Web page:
By John Branch
BEIJING : The Olympic gold medalist in discus clutched a large can of sardines, spun and flung it as far as he could. It sailed past a compact disc, a round cracker, an Oreo, even the head of cabbage, which shredded as it flew.
Then Gerd Kanter, Estonia's new posterboy, picked up a fish. Bought at the market, it looked like a sun fish, rather flat and somewhat disc-shaped.
"It doesn't smell good," he said.
The wind at Chaoyang Park was ideal, at least for regulation discuses, if not for flying seafood - a bit of a headwind, good for uplift, and slightly from the right. Kanter threw the fish about 20 meters. It fell well short of the canned sardines.
"We have a clear winner here," he said as he paced the distances with his long stride. The sardines had gone about 30 meters. Kanter was curious, and he flung them again. Fifty meters, surely a world record for canned sardines.
This is a good time to be Gerd Kanter.
With a handful of throws of a real discus on Tuesday night, one of which went 68.82 meters, or 225.79 feet, he won the gold medal. He has been keeping it in his shorts pocket, eagerly pulling it out for anyone who asks.
"People want to see it," he explained. He estimated that he could throw it 30 meters.
But what turned Kanter, 29, into one of the unlikeliest Olympic celebrities was not just the medal, but how he celebrated it after his victory at the 91,000-seat National Stadium, known as the Bird's Nest. He was handed a blue, black and white Estonian flag and began to carry it around the track. His enthusiasm drew the crowd's attention.
Then Kanter noticed the starting blocks for the sprints.
"I just got this good idea I should use it to promote my country and my flag," he said.
So he backed his feet into the blocks and bent his 6-foot-5, 276-pound body forward. He shot out of them and ran alone down the 100-meter straightaway, the flag draped over his shoulders.
"There's some natural speed in my feet," Kanter said. He once ran 100 meters in a respectable 11.2 seconds, before devoting himself to discus.
Kanter ran most of the way before slowing, then made like the Jamaican sprinter Usain Bolt. He posed and shot an invisible arrow into the sky. Fans cheered wildly. Replays and photographs traveled around the world. A folk hero was born.
His fiancée, Liina Partel, watched Kanter from the stands, not sure what he was going to do. He admitted that he had tried to think of something clever, just in case he won, but did not know what it would be until he did it.
"I think it's great," she said. "He's very emotional. And he likes humor."
"Do you say I'm a clown ?" Kanter teased her.
"No," Partel said. "Like a little boy."
Kanter had really wanted to be Michael Jordan, and his bedroom used to be plastered with posters of the former Bulls basketball star. And he admitted that he has dreamed of being a singer.
"I'm not saying I have a good voice, but it looks like it would be fun," he said.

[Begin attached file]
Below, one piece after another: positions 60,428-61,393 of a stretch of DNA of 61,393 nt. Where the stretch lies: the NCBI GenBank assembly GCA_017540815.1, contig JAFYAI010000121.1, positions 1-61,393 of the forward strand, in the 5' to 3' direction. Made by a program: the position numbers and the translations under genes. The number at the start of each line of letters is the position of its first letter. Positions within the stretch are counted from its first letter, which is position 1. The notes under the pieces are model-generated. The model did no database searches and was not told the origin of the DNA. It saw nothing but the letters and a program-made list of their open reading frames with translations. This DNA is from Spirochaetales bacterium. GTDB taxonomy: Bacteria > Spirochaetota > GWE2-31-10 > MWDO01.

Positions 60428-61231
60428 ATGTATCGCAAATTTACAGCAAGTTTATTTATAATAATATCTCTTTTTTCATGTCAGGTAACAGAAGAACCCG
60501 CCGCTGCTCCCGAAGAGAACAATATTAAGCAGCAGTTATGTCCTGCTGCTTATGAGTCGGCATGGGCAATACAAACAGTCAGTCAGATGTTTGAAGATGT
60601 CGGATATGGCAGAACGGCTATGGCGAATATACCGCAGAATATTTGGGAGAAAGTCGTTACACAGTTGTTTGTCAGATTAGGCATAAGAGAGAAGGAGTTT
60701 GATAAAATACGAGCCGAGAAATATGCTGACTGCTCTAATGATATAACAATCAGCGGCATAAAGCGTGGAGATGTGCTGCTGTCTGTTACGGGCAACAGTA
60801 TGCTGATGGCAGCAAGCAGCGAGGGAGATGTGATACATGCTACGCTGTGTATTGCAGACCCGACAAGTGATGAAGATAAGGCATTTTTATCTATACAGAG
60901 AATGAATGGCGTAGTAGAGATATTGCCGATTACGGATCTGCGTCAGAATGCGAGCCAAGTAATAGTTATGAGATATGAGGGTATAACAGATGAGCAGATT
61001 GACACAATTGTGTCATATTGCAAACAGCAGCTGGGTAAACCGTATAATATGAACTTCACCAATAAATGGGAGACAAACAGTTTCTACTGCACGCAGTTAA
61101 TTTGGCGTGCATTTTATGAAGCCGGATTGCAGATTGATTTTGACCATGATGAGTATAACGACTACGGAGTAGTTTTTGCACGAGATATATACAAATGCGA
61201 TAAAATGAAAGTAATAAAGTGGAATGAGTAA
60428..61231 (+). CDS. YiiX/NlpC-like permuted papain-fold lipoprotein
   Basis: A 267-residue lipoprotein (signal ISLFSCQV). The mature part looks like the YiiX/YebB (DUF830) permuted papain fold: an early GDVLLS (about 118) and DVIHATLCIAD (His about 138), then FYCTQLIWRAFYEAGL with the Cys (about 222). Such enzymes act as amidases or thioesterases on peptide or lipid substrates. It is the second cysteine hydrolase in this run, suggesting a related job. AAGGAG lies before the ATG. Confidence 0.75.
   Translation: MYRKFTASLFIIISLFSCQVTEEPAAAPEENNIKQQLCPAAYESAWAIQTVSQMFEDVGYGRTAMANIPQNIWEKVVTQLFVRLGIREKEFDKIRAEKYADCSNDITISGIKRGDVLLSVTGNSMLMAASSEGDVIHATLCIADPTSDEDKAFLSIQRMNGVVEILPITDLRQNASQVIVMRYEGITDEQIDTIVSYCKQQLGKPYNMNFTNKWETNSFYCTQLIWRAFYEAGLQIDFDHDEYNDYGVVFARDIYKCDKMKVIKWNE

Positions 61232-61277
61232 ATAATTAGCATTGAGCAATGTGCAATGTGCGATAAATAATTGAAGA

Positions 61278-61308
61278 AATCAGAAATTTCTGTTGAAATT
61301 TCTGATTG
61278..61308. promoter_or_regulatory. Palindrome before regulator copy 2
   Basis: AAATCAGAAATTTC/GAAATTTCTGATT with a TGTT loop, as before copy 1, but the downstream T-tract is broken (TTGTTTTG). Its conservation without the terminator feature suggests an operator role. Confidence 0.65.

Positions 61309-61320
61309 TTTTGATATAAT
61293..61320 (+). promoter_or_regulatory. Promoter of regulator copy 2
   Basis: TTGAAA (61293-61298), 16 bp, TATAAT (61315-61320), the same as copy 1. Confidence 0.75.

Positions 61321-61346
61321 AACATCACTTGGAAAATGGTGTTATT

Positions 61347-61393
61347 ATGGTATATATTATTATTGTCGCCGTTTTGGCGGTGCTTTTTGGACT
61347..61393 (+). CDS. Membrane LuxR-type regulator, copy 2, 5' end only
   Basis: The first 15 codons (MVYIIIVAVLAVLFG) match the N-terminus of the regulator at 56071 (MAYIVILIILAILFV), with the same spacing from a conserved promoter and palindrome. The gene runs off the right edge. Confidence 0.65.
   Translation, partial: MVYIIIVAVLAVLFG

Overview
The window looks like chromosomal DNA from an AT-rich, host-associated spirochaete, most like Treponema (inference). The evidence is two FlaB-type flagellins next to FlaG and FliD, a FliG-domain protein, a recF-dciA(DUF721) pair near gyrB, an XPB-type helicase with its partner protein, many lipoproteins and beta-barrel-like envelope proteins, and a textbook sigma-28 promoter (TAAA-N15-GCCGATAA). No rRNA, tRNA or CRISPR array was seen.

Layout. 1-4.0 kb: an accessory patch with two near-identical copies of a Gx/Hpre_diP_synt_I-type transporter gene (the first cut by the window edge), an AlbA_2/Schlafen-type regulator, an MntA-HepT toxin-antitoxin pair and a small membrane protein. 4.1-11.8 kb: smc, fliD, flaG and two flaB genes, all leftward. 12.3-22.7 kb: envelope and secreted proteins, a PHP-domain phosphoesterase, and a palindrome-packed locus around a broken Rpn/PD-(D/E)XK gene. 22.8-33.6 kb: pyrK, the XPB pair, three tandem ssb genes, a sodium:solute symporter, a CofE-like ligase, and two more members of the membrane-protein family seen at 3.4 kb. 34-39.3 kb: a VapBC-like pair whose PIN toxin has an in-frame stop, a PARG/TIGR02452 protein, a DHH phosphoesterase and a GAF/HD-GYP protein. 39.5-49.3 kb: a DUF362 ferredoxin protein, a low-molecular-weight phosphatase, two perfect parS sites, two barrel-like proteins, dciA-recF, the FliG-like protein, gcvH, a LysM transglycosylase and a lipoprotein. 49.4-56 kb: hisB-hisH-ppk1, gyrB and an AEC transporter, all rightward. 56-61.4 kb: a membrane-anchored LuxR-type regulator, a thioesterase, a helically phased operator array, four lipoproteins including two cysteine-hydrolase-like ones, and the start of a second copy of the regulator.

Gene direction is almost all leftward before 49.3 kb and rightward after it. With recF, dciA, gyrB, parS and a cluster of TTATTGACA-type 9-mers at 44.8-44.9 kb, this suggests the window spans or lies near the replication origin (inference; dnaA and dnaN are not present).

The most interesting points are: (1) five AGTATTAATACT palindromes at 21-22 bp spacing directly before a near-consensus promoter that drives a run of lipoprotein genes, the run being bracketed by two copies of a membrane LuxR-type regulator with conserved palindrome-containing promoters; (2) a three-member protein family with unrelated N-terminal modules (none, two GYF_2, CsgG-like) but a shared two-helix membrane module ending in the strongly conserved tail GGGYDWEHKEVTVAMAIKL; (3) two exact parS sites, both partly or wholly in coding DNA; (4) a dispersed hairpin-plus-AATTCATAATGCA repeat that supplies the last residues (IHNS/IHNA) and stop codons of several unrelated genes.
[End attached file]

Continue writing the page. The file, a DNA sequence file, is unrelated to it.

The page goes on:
Instead, he is now wildly famous in Estonia as a champion discus thrower, the country's lone gold medalist of these games. (An Estonian doubles sculls team won a silver.) Kanter's performance coincided with the annual song festival, part of the Estonia's independence celebration in Tallinn. Thousands watched replays of Kanter's performance on big screens, and saw live broadcasts of his interviews in the hours after his performance.
Kanter said he would receive €100,000, about $150,000, from his country as an award for the gold medal, and probably much more from several sponsors. He will be Estonia's flag-bearer in the closing ceremony.
He spent the days following his victory seeing sights like the Great Wall, doing interviews and being wooed by sponsors. Someone at Nike joked with him about creating a new specialty shoe.
"He said in the future, maybe we should design shoes like James Bond," Kanter said. "One time it's a throwing shoe. The next time, you push a button and spikes come out the bottom for the run."
On Friday, Kanter agreed to demonstrate his skills in the discus, not the 100 meters. But rather than bringing his own discuses - he usually travels around the world with about five of them, and routinely is forced to pantomime their purpose to skeptical security officials - he was supplied a few disc-shaped objects. Some looked like specks in his huge hands.
"For some stuff, for sure I'll have to use a different technique," he said. "Like the cookie, I may have to throw like a stone."
He tried the cabbage first. He spun and flung it side-armed, like a discus, and it came apart in flight.
"Not very good aerodynamics," Kanter said.
Then came the cracker, which hit a breeze and boomeranged back, two steps away.
"For a cracker, the wind was too strong," he said. "If there was no wind I could probably add a couple of meters. Now it comes backwards."
The CD fluttered. The Oreo broke apart. The paper plate ("I've got a chance for a negative result here," he said before the throw) fell to his feet.
The floppy fish flew well, but was hard to grasp and get a strong rotation. But the can of sardines spun like a gyroscope as it arched across the sky. Kanter seemed intrigued.
There was only one other disc-shaped object that would seem perfect for spinning and sailing into the sky. Kanter pulled his gold medal out of his pocket. He was not about to let it go.
"It's a pretty good shape for throwing," he said. "But the fish was best."